Saturday, May 21, 2011

Drama & Dramer

Well, Year 5 camp was like, totally, like awesome and stuff.
Thankfully, the food was fantastic, the accomodation was plush by my camp standards, the activities ran beautifully and the children (or underage adults) had themselves a ball.
(Most importantly, I didn't have to really go to the toilet.)

But, my friends if it's drama that floats your boat you needed to be in Point Peron this week.
If you get off on spats, spits and spills  - grab a Working With Children card and get yourself on the nearest Year 5 camp.

You will find no shortage of Oscar worthy performances amongst 63 ten year old children kept in close confines for three days.

It's not always in the challenging physical tasks, the rock climbing, the raft building, the trust games, the beach sessions where conflict will arise. That would be far too obvious and simple.

The key to true dramatic effect is for the actual issue to be so minute, inconsequential and pathetic that it is usually forgotten two minutes into the production.

You'll witness friendships forming, exploding and imploding. Tears will flow and reconciliations pour as freely. Neutral requests, unkind words and well intended jokes will all manage to cause offence somewhere in the mix. Possession will become far more than nine tenths of the law - more like nine tenths of an all in brawl in a dorm. Simple tasks will take on epic proportions when the buck is passed from students to student to student.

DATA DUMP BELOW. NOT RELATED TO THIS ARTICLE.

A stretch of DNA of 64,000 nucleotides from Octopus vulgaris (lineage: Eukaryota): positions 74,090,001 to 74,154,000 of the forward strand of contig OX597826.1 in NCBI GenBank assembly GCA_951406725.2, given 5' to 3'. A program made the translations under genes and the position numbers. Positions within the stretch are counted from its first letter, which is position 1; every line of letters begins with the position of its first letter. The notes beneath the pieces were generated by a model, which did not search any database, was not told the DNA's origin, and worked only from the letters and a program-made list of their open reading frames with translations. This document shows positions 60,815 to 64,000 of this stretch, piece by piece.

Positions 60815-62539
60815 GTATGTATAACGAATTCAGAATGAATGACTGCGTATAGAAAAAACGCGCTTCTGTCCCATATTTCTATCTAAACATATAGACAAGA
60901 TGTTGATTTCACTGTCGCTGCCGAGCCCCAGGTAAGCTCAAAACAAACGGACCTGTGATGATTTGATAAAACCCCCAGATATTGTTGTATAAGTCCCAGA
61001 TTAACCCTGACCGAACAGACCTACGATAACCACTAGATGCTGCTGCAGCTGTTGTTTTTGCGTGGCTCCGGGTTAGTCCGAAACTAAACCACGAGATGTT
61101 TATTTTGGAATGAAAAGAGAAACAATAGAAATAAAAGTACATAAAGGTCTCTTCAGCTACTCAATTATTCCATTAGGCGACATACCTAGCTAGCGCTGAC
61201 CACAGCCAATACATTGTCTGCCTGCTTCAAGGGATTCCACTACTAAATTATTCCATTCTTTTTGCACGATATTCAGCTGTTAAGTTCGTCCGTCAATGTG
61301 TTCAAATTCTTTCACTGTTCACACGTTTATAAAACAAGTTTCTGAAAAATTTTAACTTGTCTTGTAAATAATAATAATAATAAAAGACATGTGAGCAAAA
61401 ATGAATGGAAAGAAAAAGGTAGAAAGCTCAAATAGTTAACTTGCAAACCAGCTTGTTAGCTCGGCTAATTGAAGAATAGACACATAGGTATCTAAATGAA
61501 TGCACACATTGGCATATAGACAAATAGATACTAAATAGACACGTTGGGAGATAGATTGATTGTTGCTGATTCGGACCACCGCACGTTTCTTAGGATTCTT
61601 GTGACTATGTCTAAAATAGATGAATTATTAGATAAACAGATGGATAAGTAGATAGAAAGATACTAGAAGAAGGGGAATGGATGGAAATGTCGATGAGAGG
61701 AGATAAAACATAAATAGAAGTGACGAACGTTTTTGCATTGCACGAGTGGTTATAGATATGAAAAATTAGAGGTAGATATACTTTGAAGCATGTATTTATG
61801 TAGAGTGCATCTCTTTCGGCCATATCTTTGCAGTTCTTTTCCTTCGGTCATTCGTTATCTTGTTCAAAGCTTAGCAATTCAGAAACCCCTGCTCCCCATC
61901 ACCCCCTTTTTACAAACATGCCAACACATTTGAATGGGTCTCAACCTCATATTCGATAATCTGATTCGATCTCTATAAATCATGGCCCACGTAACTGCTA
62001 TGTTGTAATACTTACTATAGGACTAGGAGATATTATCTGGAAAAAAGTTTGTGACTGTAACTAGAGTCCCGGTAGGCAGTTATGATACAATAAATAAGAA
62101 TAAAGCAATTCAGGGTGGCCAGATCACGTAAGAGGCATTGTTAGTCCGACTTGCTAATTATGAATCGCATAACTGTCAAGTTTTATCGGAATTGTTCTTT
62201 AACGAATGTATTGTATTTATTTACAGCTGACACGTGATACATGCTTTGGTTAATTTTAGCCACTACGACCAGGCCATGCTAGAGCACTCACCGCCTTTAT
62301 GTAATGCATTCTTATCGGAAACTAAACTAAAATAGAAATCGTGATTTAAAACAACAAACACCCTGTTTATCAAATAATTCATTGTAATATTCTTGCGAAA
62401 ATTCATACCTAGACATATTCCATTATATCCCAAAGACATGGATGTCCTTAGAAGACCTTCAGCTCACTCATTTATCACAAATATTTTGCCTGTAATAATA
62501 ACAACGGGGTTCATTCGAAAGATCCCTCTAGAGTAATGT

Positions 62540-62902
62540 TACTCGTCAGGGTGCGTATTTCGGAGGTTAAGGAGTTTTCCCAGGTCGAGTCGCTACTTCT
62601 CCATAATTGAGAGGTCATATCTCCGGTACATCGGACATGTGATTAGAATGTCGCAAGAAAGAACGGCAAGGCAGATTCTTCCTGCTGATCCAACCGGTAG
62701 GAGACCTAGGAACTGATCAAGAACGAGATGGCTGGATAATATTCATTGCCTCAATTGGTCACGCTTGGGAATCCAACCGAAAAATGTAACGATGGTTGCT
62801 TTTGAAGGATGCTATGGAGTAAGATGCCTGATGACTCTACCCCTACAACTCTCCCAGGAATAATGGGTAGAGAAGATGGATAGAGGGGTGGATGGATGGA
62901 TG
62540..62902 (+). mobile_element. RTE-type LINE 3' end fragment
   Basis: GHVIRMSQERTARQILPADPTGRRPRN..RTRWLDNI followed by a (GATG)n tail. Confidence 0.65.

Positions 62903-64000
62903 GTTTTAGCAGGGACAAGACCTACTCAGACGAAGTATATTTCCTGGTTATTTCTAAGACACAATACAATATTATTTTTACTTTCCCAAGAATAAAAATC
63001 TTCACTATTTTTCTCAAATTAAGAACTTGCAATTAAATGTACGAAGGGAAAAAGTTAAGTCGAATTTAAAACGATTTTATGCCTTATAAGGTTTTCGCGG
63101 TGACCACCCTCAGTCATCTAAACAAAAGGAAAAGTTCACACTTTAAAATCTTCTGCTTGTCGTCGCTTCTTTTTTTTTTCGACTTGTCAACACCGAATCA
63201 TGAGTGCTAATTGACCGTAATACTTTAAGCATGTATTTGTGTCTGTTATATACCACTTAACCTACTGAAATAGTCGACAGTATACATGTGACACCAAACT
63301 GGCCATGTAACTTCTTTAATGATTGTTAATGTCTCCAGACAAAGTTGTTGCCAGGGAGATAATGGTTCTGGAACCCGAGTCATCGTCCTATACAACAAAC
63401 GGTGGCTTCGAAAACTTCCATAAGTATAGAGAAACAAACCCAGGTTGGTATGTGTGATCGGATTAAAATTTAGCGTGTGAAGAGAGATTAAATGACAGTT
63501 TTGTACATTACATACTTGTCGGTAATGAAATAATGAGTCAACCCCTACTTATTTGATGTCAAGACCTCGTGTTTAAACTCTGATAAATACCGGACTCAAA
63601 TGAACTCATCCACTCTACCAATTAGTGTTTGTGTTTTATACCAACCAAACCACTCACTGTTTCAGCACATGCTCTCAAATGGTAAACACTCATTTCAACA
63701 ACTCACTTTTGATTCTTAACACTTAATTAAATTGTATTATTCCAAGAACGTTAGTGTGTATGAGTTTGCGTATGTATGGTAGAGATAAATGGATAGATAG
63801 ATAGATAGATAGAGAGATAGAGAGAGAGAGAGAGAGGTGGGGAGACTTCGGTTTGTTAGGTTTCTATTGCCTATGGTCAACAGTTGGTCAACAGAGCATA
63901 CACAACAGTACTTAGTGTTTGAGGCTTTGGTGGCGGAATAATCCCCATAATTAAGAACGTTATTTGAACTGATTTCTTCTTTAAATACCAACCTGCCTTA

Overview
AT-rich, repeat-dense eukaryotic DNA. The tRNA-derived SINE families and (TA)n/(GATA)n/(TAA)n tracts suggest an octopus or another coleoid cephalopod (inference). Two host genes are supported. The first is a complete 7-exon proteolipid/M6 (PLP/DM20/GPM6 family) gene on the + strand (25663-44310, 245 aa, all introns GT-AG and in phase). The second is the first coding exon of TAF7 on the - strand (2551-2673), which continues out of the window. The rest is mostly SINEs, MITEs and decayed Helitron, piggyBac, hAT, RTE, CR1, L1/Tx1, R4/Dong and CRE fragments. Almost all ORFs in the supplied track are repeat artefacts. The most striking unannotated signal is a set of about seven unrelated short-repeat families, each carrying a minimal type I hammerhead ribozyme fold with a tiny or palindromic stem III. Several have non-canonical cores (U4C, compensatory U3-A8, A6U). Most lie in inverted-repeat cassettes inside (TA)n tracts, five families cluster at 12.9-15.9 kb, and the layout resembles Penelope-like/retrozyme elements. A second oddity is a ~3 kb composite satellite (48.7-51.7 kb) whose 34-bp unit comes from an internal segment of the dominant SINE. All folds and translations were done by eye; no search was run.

As sleep deprivation kicks in, the  scale of meltdowns will elevate exponentially. The coolest of cucmbers will find themselves rattled by one another's irritating habits, nocturnal noises, ablutions practices, inability to pick up clothing, voices, facial expressions or mere presence.

If things, miraculously, start to slow down on the theatrical side, simply insert a forty five minute rehearsal session for that evening's talent night. You'll have the young actors and actresses back in fine form in the blink of an eye. Groups will divide and attempt to conquer one another, individuals will run sobbing when their voice is ignored, costuming malfunctions will cause no end of distress and you may even witness a tantrum that my own toddler would be impressed by.

The greatest revelation of all this juvenile drama is the turn around period involved.
All is forgiven, forgotten and resolved sometimes even before the tears have dried on the cheeks of these accomplished performers. Peace is restored faster than most adults can comprehend what the drama was initially in aid of and everyone is free to smile on until the next instalment. The intensity and frequency of quality drama produced by ten year olds would put 'Day of Our Lives' to shame. No waiting twenty four hours for the next episode with Year 5s. Twenty four minutes would be a stretch.

Now that is well worth a round of applause.
Protective headgear is a must in severe
drama conditions.
Have a bold and beautiful day.
Shar :-)

2 comments:

MultipleMum said...

That is like, so random! So glad that you survived. It is a brave woman who puts herself through stuff like that. I had my first kiss on one of those camps. Sloppy and wet (thanks for asking!) x

Mama of 2 boys said...

You deserve a medal for living through that experience Shar! Although it does sound entertaining. I have a couple of 10 year old nieces and they like to turn on the theatrics at the drop of a hat.
Bet you're glad to be home ;o)